Miss Louisa, a retired professor, dropped by on her daily walk down the lane. She is frail but I bet'cha she will out last the more robust of us.

"Belle, is that a new pot of mint growing here by your back door? " she asked.

"Shure is, Louisa...puttin' some in my taboule right now," I said.

"That is one of your Lebanese dishes, is not?"

"Thas' right. Today is a day of fast and abstinence, so taboule is one the menu," I replied.

"A day of fasting, my dear?"

" Why yes, Ash Wednesday, no meat today" I looked at her, puzzled that she had forgotten.

" Well, I declare, I had not remembered. Do people still observe Ash Wednesday? Oh, I see...I suppose that is the smudge on your forehead, ashes?"

"Of course folks still observe Ash Wednesday--same day it has been fer'ever...the day after Mardi Gras," I smiled slyly.

"Mardi Gras?
But, with New Orleans rather out of sorts, is there still a Mardi Gras?"

Now ain't that an odd question, I thought ter myself.
"Well," I said patiently to a professor who ought to have knowed better, "Mardi Gras ain't akshully about N'awlins, though the city made it sorta famous, I reckon. No, Mardi Gras--means Fat Tuesday in French--is the pig out day before Lent begins. Folks eat rich food and gorge a bit, an' mayhap they party a wee mite more'n they oughta since Lent means days of fast and abstinence, and simple livin'.

Miss Louisa looked aghast. "Do people do that still? How punitive!"

I tried to hide mah smile, "Why shure they do 'that' still. An' of course it is 'punitive' cause that is the whole idea--it is a penitential season. Doan look so surprised--looky, folks is always fastin' and abstainin' fer they own causes--to git skinny as linguine. So, why not fast fer Lent?"

"But why the ashes? You look dirty, you know."

"Louisa, I knows youse raised a Christian woman an' you must know the words: Man, thou art dust and to dust thy shalt return."

She looked out the doorway..."I recall--vaguely. I suppose I am just past smearing dirt on my head, Belle."

I was choppin' parsley and mint on the cuttin' board. "Ashes--not dirt," I said, "the ashes are from the palms of last years' Palm Sunday--we burn the leftover palms, bless the ashes and use them on Ash Wednesday. "

"Belle, my dear, I mean no disrespect, but why? Really, what is the point?"

She were lookin' out the door still, and I was quiet. Finally she turned to see why I was silent.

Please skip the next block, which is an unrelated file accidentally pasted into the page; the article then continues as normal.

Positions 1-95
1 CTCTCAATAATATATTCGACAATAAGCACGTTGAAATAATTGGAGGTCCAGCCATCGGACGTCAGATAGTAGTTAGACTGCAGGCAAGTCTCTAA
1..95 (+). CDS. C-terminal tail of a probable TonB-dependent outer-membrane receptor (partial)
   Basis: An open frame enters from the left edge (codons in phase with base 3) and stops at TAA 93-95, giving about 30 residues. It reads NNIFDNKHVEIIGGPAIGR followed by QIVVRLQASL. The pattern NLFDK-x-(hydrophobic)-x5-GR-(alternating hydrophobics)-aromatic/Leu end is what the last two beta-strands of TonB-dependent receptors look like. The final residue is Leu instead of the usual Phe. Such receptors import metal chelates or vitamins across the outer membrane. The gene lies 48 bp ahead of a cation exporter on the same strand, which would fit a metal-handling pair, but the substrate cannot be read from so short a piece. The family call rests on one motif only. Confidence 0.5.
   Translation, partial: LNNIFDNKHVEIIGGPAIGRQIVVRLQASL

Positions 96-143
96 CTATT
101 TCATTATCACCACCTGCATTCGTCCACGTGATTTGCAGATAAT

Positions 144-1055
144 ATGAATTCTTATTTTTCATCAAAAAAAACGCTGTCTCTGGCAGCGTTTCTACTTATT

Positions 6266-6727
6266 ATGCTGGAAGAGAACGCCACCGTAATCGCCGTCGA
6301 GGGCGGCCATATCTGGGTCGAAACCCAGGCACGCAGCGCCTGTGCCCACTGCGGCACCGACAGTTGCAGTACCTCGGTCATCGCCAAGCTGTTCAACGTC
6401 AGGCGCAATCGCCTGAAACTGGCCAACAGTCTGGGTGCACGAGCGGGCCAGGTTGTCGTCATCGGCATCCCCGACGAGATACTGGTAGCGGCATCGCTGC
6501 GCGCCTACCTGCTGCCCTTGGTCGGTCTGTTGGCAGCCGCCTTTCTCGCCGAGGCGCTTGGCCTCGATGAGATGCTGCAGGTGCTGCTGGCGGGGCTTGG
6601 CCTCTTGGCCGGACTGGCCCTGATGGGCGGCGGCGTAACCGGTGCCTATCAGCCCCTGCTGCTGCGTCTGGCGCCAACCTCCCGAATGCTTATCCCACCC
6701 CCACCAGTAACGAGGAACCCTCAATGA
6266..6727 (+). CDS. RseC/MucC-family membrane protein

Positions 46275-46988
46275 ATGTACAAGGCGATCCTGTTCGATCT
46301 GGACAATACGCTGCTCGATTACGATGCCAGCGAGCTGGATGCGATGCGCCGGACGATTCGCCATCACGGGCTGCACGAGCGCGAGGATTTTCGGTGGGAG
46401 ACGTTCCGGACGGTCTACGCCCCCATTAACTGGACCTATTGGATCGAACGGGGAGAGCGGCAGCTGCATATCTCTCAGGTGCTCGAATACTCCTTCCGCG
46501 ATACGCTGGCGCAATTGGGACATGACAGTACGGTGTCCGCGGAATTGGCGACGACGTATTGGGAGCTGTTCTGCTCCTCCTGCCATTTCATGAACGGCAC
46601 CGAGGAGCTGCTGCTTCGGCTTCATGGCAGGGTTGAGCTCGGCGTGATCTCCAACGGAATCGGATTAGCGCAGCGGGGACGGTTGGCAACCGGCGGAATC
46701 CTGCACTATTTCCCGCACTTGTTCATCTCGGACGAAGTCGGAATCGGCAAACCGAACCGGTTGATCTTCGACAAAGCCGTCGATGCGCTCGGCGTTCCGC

"Because I ain't been so good this year, thas' why, Louisa. Some days I try hard, thas' so...but many days I doan. Truth is some days my heart jes' ain't soft, but stony and proud. I ain't loved my neighbor as I ought, ain't always been kind when kindness were called fer...and I is guilty of smugness here and there...why I even entertained a few hateful thoughts toward Uncle when he set his dern jaw, stubborn as a baboon.

"I'se wearin' these ashes for the times I did the least I could git away with when I shoulda and coulda done a heap more. Fer the days I'se mewlin' around thinkin' about what I did not have when I have such a wealth of love and light and laughter that I need ter count my blessin's, but was blind to 'em. These ashes keep me from flights of fancy about my own worthiness.

"Why Lent is a time we'uns is called away from our self-absorption, excesses, and petty complaints about each 0ther. We'uns is called out of our dark lairs, out of our comfort zones, out of the moldy corners where we hide what we don't want to admit about ourselves--Ya' could say Lent is a house cleanin'! We are called in from the cold, off the moor, out of alienation, away from the precipice.....invited to come sit by warmth and light of the hearth, be kind to our neighbor, do good to our crotchety boss, forgive our mother-in-law, encourage the fainthearted, console the grieving....see how we can be good and useful to those around us.

"These ashes remind me that I did not make myself. Know what I heard right before I got these ashes? Listen now, Louisa, how true these words is:

"Almighty and everlasting God, you hate nothing you have made and forgive the sins of all who are penitent: Create and make in us new and contrite hearts, that we, worthily lamenting our sins and acknowledging our wretchedness, may obtain of you, the God of all mercy, perfect remission and forgiveness; through Jesus Christ our Lord, who lives and reigns with you and the Holy Spirit, one God, for ever and ever. Amen."

Louisa turned her head again, lookin' back out the open door, over the trees beyond. She stood still, jes' lookin'. I worried I had sounded real preachy. (Ya'll knows how Aunty Belle is!)

After a minute she stooped over and picked a sprig of mint. I could smell its fresh clean fragrance. She put the herb ter her nose and smiled as if rememberin' ....then she said,

" We rubbed our Easter Lamb with mint and pepper. I used to give up chocolates for Lent when I was a girl. Easter Morning the smell of chocolate bunnies was intoxicating!

"Well..." she mused, "do people still give up something for Lent, Belle?"

I laughed, "Why, yes, some do. But others try to do something positive, like visit the nursin' homes or serve food to the homeless down at Daily Bread."

She looked back at me, "What have you given up for Lent, Belle? Something more difficult that chocolate, I hope?"

I glanced across the kitchen at the computer. A lump formed in my throat an' I almost choked. Forty days!! Groan.....